In addition, we tested our own experience using the actual portfolios that we had built in our Pzena Value Service from April, 1996 through June, 2010. For the Pzena Value portfolio we took an actual client portfolio on the first day of each month and eliminated the portion that was in cash. For the Pzena Value/Reduced Volatility Portfolio, we calculated the trailing 12 month volatility of each of our holdings and eliminated the stocks that made up the 20% most volatile portion of our portfolio, assuming the cash was proportionately distributed amongst the remaining holdings. Thus our normal 30-40 stock portfolio became a 24 to 32 stock reduced volatility portfolio.

Results

Our back test results show that not only can we reduce the volatility of the underlying portfolio by eliminating the most volatile stocks, but we can actually increase the returns. The performance penalty of the most volatile stocks clearly outweighs the benefit of the lower valuation in the history reviewed.

For the market related data, we were able to reduce the volatility of a deep value portfolio by 180 basis points from 18.5% to 16.7% while improving annual returns by 90 basis points from 15.1% to 16.0%, as shown:

While the reduced volatility portfolio doesn't quite approach the volatility of the cap-weighted indices, the increased return makes it worthwhile to consider such an approach.

We also tested whether the results were highly skewed by the recent volatility increase in the markets. We recalculated the returns and volatility for the period ending in December, 2006 prior to the spike in volatility. The results, shown below, confirm that the approach worked even prior to the recent volatility increases while matching the volatility of the S&P 500:

The analysis of our own experience confirms the results above. If in our own portfolio, we had eliminated the 20% most volatile stocks, our returns would have improved by 2.7% per annum and the volatility would have fallen by 2.0% as shown:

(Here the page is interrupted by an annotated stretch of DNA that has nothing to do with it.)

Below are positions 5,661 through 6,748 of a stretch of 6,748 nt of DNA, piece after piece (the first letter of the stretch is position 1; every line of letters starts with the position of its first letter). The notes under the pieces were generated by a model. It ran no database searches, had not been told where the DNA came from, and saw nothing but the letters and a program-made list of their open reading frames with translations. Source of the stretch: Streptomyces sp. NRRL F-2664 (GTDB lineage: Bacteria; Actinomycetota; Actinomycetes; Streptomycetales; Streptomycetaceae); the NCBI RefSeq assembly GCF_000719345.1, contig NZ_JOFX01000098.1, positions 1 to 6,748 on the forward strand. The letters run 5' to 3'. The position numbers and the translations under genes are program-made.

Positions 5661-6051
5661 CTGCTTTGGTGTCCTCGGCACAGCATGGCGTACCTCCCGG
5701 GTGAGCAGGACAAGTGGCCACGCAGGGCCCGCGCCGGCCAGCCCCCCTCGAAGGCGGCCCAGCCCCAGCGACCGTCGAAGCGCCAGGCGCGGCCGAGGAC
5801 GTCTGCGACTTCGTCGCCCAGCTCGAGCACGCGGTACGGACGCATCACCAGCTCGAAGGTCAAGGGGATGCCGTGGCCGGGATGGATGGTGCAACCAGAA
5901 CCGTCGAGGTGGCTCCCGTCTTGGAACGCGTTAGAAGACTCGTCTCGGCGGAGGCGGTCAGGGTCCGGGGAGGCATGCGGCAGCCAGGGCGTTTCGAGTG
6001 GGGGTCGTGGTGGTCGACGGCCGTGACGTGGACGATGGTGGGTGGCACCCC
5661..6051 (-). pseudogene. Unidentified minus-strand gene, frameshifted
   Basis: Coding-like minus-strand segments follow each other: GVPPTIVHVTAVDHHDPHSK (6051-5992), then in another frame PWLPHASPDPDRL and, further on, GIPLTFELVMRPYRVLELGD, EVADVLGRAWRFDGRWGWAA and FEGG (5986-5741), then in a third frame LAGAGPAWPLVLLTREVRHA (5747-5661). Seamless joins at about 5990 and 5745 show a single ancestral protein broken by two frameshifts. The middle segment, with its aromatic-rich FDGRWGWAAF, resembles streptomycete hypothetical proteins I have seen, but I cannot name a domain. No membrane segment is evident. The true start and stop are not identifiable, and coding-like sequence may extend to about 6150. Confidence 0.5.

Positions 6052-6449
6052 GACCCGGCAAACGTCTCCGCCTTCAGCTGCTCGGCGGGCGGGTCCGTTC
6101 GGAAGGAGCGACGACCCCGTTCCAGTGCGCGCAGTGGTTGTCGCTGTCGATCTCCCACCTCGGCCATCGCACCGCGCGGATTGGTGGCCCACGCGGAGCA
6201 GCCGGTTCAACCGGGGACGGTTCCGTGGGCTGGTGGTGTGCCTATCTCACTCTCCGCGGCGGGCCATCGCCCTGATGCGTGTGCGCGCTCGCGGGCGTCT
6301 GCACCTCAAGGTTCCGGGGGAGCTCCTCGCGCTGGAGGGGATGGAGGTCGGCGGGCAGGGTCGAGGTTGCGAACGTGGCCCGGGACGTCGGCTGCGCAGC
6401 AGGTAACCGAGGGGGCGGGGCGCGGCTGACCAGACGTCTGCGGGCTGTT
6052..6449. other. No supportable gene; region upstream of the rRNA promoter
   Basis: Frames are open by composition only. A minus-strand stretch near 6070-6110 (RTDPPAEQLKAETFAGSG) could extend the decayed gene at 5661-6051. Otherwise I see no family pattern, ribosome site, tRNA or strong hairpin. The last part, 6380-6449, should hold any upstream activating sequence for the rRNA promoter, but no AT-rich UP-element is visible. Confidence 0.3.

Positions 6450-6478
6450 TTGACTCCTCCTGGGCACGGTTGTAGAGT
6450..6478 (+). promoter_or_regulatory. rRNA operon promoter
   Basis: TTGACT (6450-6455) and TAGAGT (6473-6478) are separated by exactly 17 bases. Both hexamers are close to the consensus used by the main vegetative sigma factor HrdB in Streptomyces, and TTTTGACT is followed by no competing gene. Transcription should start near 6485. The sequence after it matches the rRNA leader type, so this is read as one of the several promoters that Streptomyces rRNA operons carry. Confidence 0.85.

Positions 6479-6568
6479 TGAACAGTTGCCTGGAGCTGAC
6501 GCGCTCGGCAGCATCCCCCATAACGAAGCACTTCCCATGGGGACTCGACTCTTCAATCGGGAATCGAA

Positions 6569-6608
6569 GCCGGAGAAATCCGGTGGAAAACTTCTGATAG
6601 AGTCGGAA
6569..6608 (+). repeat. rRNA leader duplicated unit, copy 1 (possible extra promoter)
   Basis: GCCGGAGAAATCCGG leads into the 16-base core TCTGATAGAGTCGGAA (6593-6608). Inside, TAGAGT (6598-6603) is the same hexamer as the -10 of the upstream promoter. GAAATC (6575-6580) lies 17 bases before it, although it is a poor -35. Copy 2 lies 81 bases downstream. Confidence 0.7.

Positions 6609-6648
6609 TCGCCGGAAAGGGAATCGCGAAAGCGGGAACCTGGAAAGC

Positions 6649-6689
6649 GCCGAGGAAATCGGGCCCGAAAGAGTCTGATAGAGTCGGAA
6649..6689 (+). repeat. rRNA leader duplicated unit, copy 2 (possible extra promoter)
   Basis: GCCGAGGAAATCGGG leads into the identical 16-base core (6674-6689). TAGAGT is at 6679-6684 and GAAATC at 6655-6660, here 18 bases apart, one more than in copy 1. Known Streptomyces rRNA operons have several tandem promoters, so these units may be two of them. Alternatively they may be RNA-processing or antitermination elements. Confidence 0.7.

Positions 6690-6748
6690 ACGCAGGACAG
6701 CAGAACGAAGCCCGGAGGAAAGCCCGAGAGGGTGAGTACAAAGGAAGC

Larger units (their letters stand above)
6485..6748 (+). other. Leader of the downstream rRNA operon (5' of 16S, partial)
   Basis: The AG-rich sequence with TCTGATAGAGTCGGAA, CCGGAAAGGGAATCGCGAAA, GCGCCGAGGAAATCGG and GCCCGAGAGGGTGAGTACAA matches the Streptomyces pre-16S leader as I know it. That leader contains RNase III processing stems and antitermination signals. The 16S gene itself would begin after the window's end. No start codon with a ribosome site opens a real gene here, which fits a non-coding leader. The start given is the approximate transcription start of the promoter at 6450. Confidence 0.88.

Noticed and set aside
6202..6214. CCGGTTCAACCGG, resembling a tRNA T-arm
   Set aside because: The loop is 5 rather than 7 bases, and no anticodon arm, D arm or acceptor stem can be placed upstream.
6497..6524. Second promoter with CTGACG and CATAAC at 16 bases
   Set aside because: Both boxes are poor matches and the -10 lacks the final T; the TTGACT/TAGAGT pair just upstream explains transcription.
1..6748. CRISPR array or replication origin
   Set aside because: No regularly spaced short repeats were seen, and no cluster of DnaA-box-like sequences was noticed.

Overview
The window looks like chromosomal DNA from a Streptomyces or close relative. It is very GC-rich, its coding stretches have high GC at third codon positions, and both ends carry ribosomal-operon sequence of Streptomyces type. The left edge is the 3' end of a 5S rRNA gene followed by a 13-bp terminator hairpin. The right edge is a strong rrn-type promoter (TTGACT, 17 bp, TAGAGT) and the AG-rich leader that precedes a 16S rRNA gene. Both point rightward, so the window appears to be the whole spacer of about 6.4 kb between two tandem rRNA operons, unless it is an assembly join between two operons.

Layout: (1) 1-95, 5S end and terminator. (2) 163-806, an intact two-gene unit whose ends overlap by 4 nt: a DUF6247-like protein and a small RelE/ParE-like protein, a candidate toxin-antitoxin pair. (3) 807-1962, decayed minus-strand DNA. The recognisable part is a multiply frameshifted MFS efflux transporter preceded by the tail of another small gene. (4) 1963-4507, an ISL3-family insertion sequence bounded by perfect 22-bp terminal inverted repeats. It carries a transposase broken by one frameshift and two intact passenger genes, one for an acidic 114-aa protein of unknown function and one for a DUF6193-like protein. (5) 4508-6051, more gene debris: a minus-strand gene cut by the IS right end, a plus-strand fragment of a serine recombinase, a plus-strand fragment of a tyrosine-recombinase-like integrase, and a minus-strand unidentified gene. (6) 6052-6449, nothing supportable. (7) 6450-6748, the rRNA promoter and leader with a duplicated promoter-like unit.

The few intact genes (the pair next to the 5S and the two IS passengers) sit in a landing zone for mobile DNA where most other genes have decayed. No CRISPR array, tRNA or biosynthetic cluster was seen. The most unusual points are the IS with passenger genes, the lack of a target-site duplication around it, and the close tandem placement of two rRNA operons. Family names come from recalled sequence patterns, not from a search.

Similarly, for the period ending in 2006, we were able to come close to the volatility of the S&P 500 in spite of a significantly more concentrated portfolio while achieving significantly higher annual returns.

While clearly the results of the last few years (which can be traced to the negative impact of financials on both volatility and return) have had a dramatic impact, the most volatile stocks have tended to be a drag on performance throughout our history. Moderate volatility has worked in our favor, whereas extreme volatility has not.

Conclusion/Implications

A deep value process, whether naïve or highly researched, that doesn't control for volatility can include a group of stocks where the excess volatility creates a performance penalty. Based on this finding, our research reviews now include a volatility profile for each company. This allows us to take into consideration a stock's trailing price volatility explicitly in our investment process, for both the investment and position sizing decisions. To be clear, we have not made volatility a quantitative constraint in the investment process, but rather, we use this data as another input to our research. We view this as an enhancement to our investment approach which has not changed; we continue to build concentrated portfolios through a research-driven, bottom-up process adhering to a strict valuation discipline. We believe this enhancement should improve our ability to exploit the long term value advantage for our clients.